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Spring Work and Energy

  1. Dec 20, 2013 #1
    ImageUploadedByPhysics Forums1387563483.653939.jpg

    The rest if the question ask me to find the the point at which the ball will have maximum speed ?

    I don't know how to approach it exactly?
    From my conceptualization I can see that the maximum will be when the spring returns to the uncompressed position at 5.0cm. However the answers disagree and they claim its 4.6 cm ?

    Please help me how did he reach this conclusion ?
     
  2. jcsd
  3. Dec 20, 2013 #2
    Think about the work energy theorem.

    Does that help?
     
  4. Dec 20, 2013 #3
    Not really 2 unknowns !
    No other equations !
    ImageUploadedByPhysics Forums1387566332.576675.jpg
     
  5. Dec 20, 2013 #4
    You actually know x here. as it says in the problem: "the ball moves 15 cm through the barrel of the canon and the barrel exerts a constant friction force of 0.032N on the ball". This 15 cm is where the friction is doing work.
     
  6. Dec 20, 2013 #5
    Man... My picture did not upload. Anyone else has this problem?

    Yes! Now you would get... -0.320x0.15=1/2x5.30x10^-3kgV^2-1/2x8x0.05^2

    Now... V=...
     
  7. Dec 20, 2013 #6
    Guys I already solved a) my problem is in b and c where he asks for the point at which velocity is maximum!
     
  8. Dec 20, 2013 #7
    Can you please be more specific about what b & c are?

    Is it when compression m(-x+500) is at a distance x?
     
  9. Dec 20, 2013 #8

    cepheid

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    It would help if you had actually posted parts b and c of the problem, then :rolleyes:
     
  10. Dec 20, 2013 #9
    I wrote the complete question in my original post !
     
  11. Dec 20, 2013 #10
    B) at what point will the ball have a maximum speed ?

    C) what is the maximum speed?
     
  12. Dec 20, 2013 #11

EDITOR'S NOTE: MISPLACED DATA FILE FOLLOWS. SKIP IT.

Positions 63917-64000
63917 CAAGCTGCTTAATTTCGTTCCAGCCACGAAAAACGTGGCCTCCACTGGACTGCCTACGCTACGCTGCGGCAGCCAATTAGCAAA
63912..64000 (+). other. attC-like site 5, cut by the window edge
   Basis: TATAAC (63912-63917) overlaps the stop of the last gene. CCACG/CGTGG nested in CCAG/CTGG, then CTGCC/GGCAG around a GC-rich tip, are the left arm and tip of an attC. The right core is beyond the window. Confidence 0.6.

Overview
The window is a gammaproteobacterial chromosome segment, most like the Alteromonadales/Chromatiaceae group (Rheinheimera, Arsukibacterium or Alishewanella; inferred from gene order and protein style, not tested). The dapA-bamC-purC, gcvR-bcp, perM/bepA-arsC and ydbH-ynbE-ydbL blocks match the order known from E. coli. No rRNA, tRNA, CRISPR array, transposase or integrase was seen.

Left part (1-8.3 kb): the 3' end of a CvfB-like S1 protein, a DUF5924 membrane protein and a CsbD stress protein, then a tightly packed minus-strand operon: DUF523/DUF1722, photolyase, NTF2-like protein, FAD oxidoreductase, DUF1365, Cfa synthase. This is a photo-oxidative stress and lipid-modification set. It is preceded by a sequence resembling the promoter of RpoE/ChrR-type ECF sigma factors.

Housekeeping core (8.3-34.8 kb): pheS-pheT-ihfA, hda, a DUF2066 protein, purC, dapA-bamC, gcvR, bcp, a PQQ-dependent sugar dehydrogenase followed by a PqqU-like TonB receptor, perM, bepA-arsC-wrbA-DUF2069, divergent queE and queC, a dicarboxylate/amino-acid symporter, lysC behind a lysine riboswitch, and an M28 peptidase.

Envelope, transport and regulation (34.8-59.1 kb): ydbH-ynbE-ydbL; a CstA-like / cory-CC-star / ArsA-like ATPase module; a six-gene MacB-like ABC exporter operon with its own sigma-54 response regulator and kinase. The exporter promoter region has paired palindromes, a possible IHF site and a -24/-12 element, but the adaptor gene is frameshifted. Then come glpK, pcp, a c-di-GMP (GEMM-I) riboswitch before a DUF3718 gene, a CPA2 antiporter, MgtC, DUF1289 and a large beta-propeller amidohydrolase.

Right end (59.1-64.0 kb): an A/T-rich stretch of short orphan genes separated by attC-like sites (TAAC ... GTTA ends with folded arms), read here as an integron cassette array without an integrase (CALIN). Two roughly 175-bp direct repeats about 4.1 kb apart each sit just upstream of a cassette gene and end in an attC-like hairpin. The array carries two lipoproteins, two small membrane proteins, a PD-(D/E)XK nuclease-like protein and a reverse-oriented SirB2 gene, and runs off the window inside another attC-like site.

adjacent

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    The ball would have the maximum speed when it just leaves from the toy,without moving any of the 15cm of the cannon.

    Using F=ma and F=ke --> k=Force constant e =extension
    Find force.
    Using F=ma,Find acceleration
    Then you can know the speed
     
  13. Dec 20, 2013 #12

    cepheid

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    Don't give me your indignation, man. You were supposed to use the template for posting homework help threads, the one that requires an *exact* problem statement and an attempt at the solution. You know, the template that you deleted when you made your original post, in spite of being asked in boldface red text to use it? Didn't you see this above the compose window?

    attachment.php?attachmentid=64978&stc=1&d=1387600631.png

    So your post is in violation of PF rules, and by all rights I should delete it. But I'll let you off this time.


    The above would be true if there were no friction. But there is friction, which does work, removing kinetic energy from the system. So your expression for the conservation of energy must include the work done by friction. If you write down the conservation of energy in this way, you will end up for an expression for the kinetic energy vs. position. From that, it shouldn't be too hard to solve for the position that maximizes the kinetic energy.
     

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